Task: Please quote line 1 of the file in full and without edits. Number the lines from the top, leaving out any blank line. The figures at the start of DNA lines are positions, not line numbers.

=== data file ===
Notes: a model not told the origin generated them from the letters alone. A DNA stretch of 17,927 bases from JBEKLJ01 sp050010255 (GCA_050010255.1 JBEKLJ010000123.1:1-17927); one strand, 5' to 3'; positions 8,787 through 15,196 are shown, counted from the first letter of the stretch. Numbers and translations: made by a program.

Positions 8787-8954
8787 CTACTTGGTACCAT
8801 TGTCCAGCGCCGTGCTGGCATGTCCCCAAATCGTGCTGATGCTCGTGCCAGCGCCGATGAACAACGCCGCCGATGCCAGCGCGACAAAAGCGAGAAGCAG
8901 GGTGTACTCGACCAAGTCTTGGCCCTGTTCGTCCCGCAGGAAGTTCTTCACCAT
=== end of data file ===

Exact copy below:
Notes: a model not told the origin generated them from the letters alone. A DNA stretch of 17,927 bases from JBEKLJ01 sp050010255 (GCA_050010255.1 JBEKLJ010000123.1:1-17927); one strand, 5' to 3'; positions 8,787 through 15,196 are shown, counted from the first letter of the stretch. Numbers and translations: made by a program.